Tribune-Star Editorial

As this week began, Terre Haute looked cleaner, thanks to the efforts of volunteers.

The volunteers, including many from a variety of city and Vigo County offices, were part of a biannual citywide cleanup Saturday morning. They filled more than a dozen Dumpsters with rubbish. Much of the trash had been illegally dumped.

Once the volunteers finished, the total collected refuse appeared to be the largest haul for a cleanup in recent memory, according to organizers and Mayor Duke Bennett.

“This is by far — and it’s not even close — the biggest one we’ve ever had,” Bennett said Saturday.

That reality is both a testament to the many hands that pitched in Saturday and also the scope of the chronic problem. In fact, the city has considered increasing the number of its cleanups to four a year, rather than two.

City-organized brush-ups are among several performed seasonally by various volunteer groups. City and county crews also deal with illegal dumping, litter and eyesore trash on a daily basis. Service groups, church members, inmates and goodhearted individuals pick up garbage tossed on roadsides on a regular basis. Their hard work beautifies the community, but only temporarily. Trash quickly accumulates again. Cleanup workers are outmatched by the litterers and dumpers.

If Terre Haute and Vigo County aspire to be known as a clean community every day, a crackdown on dumping and littering is needed to complement the spirited work of cleanup crews. Cities across Indiana and the country battle the problem, but Terre Haute perpetually struggles to contain its littering and dumping dilemma.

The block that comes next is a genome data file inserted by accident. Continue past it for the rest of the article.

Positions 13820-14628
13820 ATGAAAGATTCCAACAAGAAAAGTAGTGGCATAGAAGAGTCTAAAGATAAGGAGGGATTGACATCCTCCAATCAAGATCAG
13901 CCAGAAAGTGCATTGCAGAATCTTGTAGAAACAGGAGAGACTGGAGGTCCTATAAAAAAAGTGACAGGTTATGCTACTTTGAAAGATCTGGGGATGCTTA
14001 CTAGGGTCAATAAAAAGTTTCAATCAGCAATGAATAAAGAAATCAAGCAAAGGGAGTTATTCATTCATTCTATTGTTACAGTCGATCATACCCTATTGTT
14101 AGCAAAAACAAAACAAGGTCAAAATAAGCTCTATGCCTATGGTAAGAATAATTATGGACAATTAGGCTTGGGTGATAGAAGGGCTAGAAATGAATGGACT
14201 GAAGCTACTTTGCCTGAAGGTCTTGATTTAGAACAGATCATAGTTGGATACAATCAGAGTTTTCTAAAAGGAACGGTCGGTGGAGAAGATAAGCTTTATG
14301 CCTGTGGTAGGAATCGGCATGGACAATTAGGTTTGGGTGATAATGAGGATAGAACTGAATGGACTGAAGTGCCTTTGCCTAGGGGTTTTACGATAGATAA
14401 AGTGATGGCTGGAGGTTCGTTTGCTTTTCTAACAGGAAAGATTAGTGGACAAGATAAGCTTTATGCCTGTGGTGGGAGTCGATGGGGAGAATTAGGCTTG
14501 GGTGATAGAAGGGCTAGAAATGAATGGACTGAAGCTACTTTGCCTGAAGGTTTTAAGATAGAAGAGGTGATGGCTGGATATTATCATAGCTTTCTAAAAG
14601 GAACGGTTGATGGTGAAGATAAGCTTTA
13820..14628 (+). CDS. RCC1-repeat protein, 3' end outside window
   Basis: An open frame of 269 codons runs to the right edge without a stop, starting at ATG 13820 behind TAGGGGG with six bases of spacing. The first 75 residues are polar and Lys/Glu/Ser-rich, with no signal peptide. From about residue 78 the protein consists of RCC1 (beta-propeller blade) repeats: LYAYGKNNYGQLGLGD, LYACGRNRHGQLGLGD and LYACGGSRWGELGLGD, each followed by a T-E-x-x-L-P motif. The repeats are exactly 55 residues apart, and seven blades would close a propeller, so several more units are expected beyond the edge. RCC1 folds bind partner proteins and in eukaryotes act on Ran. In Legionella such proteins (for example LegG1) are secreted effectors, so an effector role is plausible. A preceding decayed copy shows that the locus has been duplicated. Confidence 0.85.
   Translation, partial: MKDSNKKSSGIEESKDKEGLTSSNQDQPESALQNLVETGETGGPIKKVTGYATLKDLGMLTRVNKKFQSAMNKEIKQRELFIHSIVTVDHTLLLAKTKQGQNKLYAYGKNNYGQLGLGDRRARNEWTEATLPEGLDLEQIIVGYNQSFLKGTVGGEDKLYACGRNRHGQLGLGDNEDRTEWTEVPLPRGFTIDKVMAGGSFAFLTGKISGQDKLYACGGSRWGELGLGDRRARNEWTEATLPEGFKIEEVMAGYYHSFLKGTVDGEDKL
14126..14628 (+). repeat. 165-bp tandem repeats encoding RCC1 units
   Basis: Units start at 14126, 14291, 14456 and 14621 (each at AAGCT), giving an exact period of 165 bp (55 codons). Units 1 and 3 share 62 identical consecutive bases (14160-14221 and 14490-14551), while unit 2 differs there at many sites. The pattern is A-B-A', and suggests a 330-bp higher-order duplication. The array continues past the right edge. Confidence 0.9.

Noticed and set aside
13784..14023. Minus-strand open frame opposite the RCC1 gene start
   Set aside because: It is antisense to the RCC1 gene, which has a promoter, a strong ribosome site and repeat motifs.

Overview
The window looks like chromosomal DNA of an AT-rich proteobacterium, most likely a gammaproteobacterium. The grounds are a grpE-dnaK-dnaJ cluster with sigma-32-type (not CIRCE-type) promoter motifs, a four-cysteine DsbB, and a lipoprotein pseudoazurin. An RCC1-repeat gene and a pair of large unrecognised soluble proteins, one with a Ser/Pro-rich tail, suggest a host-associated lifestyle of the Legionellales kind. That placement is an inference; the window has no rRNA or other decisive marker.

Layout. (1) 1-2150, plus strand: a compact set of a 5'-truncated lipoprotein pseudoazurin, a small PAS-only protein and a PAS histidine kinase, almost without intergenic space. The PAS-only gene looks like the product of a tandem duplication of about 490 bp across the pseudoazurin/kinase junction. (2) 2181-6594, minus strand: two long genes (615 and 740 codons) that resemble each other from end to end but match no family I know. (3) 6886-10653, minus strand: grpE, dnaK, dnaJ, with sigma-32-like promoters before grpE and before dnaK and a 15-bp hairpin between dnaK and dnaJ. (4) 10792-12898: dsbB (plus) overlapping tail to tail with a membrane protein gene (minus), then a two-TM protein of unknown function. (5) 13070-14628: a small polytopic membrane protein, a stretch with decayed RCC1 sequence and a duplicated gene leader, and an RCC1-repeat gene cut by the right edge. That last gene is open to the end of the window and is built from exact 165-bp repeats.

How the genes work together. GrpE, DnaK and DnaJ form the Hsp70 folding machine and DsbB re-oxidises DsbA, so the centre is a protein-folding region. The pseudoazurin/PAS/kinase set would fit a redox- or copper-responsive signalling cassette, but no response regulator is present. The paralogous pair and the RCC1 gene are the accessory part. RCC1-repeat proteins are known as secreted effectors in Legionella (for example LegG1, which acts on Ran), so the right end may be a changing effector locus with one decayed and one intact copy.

People who intentionally litter and illegally dump in this city and county apparently believe their actions are worth the risk, according to a general profile of litterers nationwide compiled by Keep America Beautiful.

“This means they perceive that they will not get caught, or, if they are caught, will not face severe financial or criminal repercussions,” according to the environmental organization’s “Enforcement and Prosecution Guide.” “Those who litter due to negligence ... will become more cognizant of their actions if they face enforcement. Enforcement is a way to send the message to violators, and society in general, that this type of activity is not acceptable.”

One of the participants in Saturday’s cleanup told Tribune-Star reporter Alex Modesitt that most of the refuse his two-man crew picked up and loaded onto a trailer came from illegal dumping in city alleys.

Theoretically, anyone illegally dumping or littering in the city can be fined a maximum of $300, according to the Terre Haute City Code.

Next spring’s community cleanups should be accompanied by a simultaneous crackdown to enforce those fines on violators.

The cleanliness of Terre Haute and Vigo County matters to residents and their quality of life and property values; to businesses competing for customers in the Wabash Valley region; to prospective employers and residents looking to relocate; to visitors who might be looking to experience a day or weekend trip to a Wabash River city; and to the pride of the community overall.

Imagine if Terre Haute wanted to declare itself “the cleanest city in Indiana.” The sustained actions necessary to validate such a claim should become a well-guarded priority here. The impact would be dramatic.

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